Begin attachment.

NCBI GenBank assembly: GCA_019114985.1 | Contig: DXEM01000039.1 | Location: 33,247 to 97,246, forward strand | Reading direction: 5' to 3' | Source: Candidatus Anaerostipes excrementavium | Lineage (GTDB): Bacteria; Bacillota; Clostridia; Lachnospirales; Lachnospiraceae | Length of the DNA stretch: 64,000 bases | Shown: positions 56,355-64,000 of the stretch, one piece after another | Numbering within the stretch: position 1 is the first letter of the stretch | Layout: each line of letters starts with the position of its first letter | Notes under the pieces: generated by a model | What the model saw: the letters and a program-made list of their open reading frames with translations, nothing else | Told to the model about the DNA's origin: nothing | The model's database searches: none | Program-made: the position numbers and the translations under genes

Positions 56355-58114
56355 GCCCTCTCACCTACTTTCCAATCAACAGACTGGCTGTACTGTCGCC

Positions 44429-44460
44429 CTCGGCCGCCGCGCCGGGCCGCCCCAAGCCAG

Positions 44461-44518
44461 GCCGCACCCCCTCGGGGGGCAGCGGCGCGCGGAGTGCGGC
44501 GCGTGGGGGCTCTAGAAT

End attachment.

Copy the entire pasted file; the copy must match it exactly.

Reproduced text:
NCBI GenBank assembly: GCA_019114985.1 | Contig: DXEM01000039.1 | Location: 33,247 to 97,246, forward strand | Reading direction: 5' to 3' | Source: Candidatus Anaerostipes excrementavium | Lineage (GTDB): Bacteria; Bacillota; Clostridia; Lachnospirales; Lachnospiraceae | Length of the DNA stretch: 64,000 bases | Shown: positions 56,355-64,000 of the stretch, one piece after another | Numbering within the stretch: position 1 is the first letter of the stretch | Layout: each line of letters starts with the position of its first letter | Notes under the pieces: generated by a model | What the model saw: the letters and a program-made list of their open reading frames with translations, nothing else | Told to the model about the DNA's origin: nothing | The model's database searches: none | Program-made: the position numbers and the translations under genes

Positions 56355-58114
56355 GCCCTCTCACCTACTTTCCAATCAACAGACTGGCTGTACTGTCGCC

Positions 44429-44460
44429 CTCGGCCGCCGCGCCGGGCCGCCCCAAGCCAG

Positions 44461-44518
44461 GCCGCACCCCCTCGGGGGGCAGCGGCGCGCGGAGTGCGGC
44501 GCGTGGGGGCTCTAGAAT